Catalytic Converter Thefts Soar During Pandemic

According to the National Insurance Crime Bureau, an average of 1,203 catalytic converters were stolen each month in 2020 compared to just 282 per month in 2019, an increase of more than 325%. And that average is deceiving, as thefts really began to skyrocket during the last few months of the year, with 2,347 in December alone.1 Local reports indicate that the pace is continuing in 2021.2

Catalytic converter being stolen

Catalytic converters, a small muffler-like device that help control pollution from auto emissions, have always been a target for thieves, because they contain precious metals more valuable than gold and are easily accessible under the car, between the engine and the muffler. (If your car sounds like a jack hammer, your converter may be gone.)

Converters have been required on most U.S. cars since 1975, but more recent strict emissions regulations in China and other countries have sent the value of the precious metals – palladium, rhodium, and platinum – soaring to record levels. Cars sitting idle during the pandemic have been easy targets, and economic hardship may have made the easy money more appealing. Thieves typically sell the part to a junkyard or recycler for $50 to $250, and some models might fetch as much as $500.3–4

A new converter could cost $1,000 to $3,000, one good reason to have comprehensive insurance, which covers theft of the car, its parts, or its contents, as well as damage to your own automobile resulting from vandalism, falling or flying objects, animal collisions, fire, explosions, earthquakes, and weather-related risks such as wind and flood. All coverage is only up to policy limits.5

Better Theft Protection

Preliminary data indicates that thefts of whole cars also increased in 2020, with a little more than 873,000 stolen motor vehicles, up 9% over 2019. However, over the 26-year period from 1991 to 2019, thefts have declined by 43%, primarily because anti-theft technology has made it more difficult for thieves to steal cars without getting caught. Older models with less sophisticated theft protection are statistically more likely to be stolen, a fact that helps explain why the average value of a stolen automobile was $8,886 in 2019.6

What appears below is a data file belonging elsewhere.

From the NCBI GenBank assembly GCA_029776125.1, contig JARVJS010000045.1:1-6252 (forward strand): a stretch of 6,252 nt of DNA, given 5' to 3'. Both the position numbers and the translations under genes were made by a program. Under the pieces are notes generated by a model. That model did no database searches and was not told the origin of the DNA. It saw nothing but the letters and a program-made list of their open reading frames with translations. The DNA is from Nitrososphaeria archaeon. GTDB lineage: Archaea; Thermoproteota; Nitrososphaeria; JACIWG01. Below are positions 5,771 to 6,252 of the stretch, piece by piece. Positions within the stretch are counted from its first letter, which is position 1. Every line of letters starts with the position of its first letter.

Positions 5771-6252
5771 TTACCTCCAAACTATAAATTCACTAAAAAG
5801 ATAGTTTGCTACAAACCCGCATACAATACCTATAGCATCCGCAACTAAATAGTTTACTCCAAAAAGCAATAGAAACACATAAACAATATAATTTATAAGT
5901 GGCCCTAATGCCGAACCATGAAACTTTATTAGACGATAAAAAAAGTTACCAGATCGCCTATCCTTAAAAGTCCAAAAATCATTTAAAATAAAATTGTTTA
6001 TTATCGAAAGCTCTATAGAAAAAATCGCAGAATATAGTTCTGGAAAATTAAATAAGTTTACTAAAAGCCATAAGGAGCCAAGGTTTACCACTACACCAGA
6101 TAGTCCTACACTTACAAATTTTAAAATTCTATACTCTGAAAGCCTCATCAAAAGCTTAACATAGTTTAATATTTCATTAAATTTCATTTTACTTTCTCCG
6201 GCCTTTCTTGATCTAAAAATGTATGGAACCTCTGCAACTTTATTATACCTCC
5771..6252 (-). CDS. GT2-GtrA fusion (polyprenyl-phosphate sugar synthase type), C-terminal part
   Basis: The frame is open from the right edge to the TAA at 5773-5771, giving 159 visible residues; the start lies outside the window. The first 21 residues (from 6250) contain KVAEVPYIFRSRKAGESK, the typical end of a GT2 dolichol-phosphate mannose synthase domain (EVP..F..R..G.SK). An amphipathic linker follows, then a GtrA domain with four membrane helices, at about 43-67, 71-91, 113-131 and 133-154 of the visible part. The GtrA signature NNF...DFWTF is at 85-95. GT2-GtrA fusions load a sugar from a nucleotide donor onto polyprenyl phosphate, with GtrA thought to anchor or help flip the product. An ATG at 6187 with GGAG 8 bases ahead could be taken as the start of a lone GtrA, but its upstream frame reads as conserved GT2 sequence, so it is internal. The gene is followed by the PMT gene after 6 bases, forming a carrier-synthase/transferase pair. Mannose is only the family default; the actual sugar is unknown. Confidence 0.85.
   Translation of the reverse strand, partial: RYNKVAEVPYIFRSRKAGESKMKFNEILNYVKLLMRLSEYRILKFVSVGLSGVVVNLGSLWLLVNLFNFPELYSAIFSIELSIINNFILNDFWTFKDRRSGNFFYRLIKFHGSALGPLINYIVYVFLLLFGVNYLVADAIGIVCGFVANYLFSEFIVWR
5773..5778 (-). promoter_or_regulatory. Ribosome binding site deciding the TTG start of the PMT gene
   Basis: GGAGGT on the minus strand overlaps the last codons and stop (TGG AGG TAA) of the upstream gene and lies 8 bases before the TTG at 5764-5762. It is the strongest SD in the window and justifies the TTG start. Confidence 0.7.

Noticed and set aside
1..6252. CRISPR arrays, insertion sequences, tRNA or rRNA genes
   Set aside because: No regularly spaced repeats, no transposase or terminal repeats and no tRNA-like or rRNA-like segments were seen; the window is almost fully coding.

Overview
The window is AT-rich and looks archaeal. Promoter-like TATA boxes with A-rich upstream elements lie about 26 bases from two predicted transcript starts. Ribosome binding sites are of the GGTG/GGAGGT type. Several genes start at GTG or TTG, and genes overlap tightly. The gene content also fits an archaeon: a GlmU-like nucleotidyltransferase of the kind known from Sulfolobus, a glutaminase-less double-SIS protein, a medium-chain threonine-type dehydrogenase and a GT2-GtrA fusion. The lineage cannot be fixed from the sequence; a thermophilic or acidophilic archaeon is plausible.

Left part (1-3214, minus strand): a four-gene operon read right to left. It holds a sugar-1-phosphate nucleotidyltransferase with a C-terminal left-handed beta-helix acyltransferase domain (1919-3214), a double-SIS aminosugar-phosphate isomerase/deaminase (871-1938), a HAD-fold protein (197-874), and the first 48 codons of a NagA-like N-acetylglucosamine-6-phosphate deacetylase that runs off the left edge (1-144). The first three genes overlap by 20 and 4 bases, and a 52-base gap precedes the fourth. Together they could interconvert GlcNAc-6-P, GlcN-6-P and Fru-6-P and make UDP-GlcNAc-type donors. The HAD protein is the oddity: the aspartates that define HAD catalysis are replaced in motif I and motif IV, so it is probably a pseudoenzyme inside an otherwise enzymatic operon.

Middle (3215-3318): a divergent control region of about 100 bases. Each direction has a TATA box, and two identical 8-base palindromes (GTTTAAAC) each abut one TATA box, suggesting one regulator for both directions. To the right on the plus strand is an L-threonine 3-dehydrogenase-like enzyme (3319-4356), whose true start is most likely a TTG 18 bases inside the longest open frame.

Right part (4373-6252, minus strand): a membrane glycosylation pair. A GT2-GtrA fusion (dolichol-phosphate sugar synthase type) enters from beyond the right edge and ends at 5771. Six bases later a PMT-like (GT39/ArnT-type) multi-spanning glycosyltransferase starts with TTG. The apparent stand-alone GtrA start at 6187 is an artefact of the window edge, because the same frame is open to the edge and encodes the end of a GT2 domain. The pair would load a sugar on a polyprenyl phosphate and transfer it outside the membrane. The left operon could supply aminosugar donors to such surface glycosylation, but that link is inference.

Poaching Parts

Along with catalytic converters, thieves who can’t drive away the whole car often steal airbags, car tires, rims, xenon headlights, and global positioning systems (GPS), which are targeted because of their high street values. Keep in mind that comprehensive coverage typically applies only to GPS systems and other components that are permanently attached; unattached units would be considered personal property.

Tempting Targets

Some valuable items that are frequently stolen from inside vehicles include laptops and tablet computers, cellphones, portable GPS units, purses, wallets, cameras, tools, and sunglasses. In the event of a break-in, coverage for stolen personal property may be limited to $250 or less under a typical auto policy. However, victims who lose one or more valuable items due to theft may be covered up to a higher limit (after paying a deductible) under their standard renters or homeowners policies.

Protecting Your Car and Its Contents

Taking the following protective steps on a consistent basis may help reduce your vehicle’s exposure to theft.

  • Park in well-lit areas whenever possible, always lock vehicle doors, and never leave spare keys in the vehicle.
  • Don’t entice thieves by leaving valuables in plain sight, and keep in mind that credit cards or mail (such as bank statements) left behind in a purse, wallet, or storage compartment could compromise your identity and credit history.
  • If you intend to hide valuables in the trunk, transfer items before you enter a crowded parking lot. Criminals may be watching you or your car from the time you pull into the area.
  • Keep in mind that walking away from a car while it is still running, even for a few minutes, can make it an irresistible mark.

Some car owners have taken additional steps to secure their catalytic converters, such as installing a heavy metal cage around the converter (which can be pricey) or having it etched with the vehicle identification number or license plate number, which some police departments will do for free.

Coverage at a Reasonable Price

In general, comprehensive coverage costs significantly less than liability or collision coverage. Premiums depend on both the current value of the automobile and the level of risk to which it may be exposed, which means you will pay more if you live in an area where claims are prevalent. Insurers will look closely at the perceived level of risk in your specific ZIP code. You can save on premiums by carrying a higher deductible. For example, increasing the deductible from $200 to $500 could save 15 to 30%.7

Comprehensive coverage is optional, but lenders typically require it. Some people who own older vehicles free and clear may sacrifice the extra coverage for the sake of lower insurance costs, but you might find that it offers a sense of security that may be worth the extra cost.